Save Lowell Mountain
    P.O. Box 81
    Craftsbury Common, VT 05827

    Texas or Florida Cougars beginning to prospect a home in Louisiana?

    'Extinct' cougar surfaces again in Louisiana

    Don't look now, but another supposedly extinct cougar has surfaced in Louisiana, this one photographed in rural Vernon Parish and reported by the Associated Press.
    Sightings of so-called cougars, panthers, pumas, catamounts or mountain lions — take your choice — are frequent in Louisiana but usually dismissed by official sources like the Louisiana Department of Wildlife and Fisheries as figments of people's imagination — if not cases of mistaken identity.

    But a trail camera last month identified a young male cougar in Vernon Parish at a deer bait site, and Maria Davidson, the LDWF's large carnivore manager, confirmed that this was indeed a big cat.

    In all fairness to the LDWF, it seems to investigate plausible reports of panthers, whatever the agency's official stand, just as it did in Vernon."He (the Vernon panther) could easily be within 100 miles from here by now," Davidson said. A cougar can travel 25 miles in a night. LDWF did not give the exact location of the panther because it was on private lands.

    Davidson and the LDWF continue to maintain that the Florida panther is extinct in Louisiana and that the big cats documented have either escaped from a zoo or they are migrants from Texas, which does have a small breeding population of panthers in its western parts.

    Nevertheless, Louisiana people keep seeing cougars and sightings in 2008 were confirmed in Winn, Vernon and Allen parishes and a big cat was unaccountably killed by authorities in Bossier Parish. Another panther was killed in 1965 by Caddo Parish deputies near Keithville.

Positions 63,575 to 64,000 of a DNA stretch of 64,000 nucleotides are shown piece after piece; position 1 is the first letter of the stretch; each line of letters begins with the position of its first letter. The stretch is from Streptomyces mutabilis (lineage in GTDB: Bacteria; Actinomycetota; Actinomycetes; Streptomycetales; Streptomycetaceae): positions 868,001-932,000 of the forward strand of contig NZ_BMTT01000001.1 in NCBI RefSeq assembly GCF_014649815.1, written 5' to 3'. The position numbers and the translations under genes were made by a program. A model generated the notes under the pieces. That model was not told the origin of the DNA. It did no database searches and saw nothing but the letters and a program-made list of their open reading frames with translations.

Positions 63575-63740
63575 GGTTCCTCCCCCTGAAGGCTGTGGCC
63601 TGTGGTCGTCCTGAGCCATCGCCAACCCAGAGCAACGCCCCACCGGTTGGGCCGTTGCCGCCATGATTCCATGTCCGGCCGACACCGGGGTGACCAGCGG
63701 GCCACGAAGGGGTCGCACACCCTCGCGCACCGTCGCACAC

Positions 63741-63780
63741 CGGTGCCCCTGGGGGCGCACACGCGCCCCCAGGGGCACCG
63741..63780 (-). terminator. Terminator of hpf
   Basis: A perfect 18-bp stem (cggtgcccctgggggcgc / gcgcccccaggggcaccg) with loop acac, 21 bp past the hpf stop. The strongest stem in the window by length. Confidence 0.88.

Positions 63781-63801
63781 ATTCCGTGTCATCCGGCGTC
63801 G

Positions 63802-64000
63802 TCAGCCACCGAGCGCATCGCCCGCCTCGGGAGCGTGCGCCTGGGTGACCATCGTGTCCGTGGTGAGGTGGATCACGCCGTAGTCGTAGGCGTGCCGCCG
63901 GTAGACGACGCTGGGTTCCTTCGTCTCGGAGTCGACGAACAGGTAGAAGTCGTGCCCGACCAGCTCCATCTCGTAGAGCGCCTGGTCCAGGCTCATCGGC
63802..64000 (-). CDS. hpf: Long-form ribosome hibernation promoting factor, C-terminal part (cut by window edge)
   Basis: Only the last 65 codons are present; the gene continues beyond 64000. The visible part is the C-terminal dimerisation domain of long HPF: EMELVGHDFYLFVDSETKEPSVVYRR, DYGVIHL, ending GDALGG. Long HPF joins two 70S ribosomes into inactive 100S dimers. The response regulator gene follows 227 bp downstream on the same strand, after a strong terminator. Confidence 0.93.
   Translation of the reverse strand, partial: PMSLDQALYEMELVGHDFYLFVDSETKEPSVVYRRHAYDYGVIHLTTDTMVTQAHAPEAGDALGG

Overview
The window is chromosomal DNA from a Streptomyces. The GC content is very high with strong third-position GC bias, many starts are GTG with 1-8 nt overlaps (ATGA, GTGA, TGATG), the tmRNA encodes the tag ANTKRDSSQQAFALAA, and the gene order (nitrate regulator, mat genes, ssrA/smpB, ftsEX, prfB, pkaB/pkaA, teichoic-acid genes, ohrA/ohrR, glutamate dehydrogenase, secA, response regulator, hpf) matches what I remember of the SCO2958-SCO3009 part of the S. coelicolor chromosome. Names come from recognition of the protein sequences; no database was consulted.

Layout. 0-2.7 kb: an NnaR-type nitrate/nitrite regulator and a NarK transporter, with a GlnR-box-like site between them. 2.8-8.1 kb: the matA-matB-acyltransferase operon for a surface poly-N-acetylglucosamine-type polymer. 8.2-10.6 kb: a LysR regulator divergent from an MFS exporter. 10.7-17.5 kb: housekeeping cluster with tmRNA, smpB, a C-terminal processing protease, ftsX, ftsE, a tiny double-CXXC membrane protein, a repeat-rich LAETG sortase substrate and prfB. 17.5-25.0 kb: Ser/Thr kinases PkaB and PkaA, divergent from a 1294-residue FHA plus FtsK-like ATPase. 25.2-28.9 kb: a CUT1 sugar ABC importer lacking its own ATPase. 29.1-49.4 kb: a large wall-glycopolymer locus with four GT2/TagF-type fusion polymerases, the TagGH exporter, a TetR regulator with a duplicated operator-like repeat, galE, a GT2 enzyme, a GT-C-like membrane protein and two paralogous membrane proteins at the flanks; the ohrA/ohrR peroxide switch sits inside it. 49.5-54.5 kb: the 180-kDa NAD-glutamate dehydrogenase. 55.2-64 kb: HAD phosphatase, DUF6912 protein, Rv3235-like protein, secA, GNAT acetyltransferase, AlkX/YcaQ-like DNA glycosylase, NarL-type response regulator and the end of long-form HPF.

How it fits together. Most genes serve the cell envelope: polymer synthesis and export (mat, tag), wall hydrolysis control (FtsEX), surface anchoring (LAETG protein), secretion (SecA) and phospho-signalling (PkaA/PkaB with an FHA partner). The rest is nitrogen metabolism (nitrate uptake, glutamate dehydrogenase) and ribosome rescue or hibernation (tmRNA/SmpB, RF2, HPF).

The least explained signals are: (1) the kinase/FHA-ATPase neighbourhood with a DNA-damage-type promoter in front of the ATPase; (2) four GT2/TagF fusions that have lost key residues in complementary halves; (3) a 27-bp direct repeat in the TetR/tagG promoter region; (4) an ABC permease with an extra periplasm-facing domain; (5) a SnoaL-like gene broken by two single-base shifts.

What we have — or had — in Louisiana was the Florida panther, a big, elusive buff-colored predator which eats a deer diet and once roamed the Southeast U.S. but is now reduced to under 50 in the Florida Everglades.

    The Cougar Network says it's possible panthers from Texas are gradually moving east to reclaim former territory. This could account for the single cougars that continue to turn up in Louisiana.

    The U.S. Fish and Wildlife Service has raised the subject of reintroducing Florida panthers into the Southeast, with Louisiana as a possible entry point.

    But local popular opinion might defeat that idea, though there have been no known Florida panther attacks on humans.

    Meanwhile,, a TV station in Jackson, Miss., reports that a "giant black cat" has been on the prowl in Plaquemine Parish since Katrina.Parish deputies and multiple residents have seen the allegedly seven-foot-long creature.Sounds like a project for television's Monster Quest to me.

    Wiley Hilburn Jr. is professor emeritus and the former chair of the journalism department at Louisiana Tech University. Write to him at the Louisiana Tech Department of Journalism, P.O. Box 10258, Ruston, LA, 71272, or e-mail him at

    PREDATOR DEFENSE sending out the "alert" that the alpha male of the Imnaha, Oregon Wolf pack has been targeted for removal by Oregon Dept of Wildlife............What was a 16 member pack recolonizing Oregon is now down to 4 members..............and in jeopardy of being blown up...............If we were watching a movie of how man kills, kills, kills any other creature that is deemed to stand in his way, we would be disgusted by our actions!................STOP, we must if we are to be the "advanced and caring" species that we are told we are every weekend in our respective houses of worship

    From: Predator Defense <>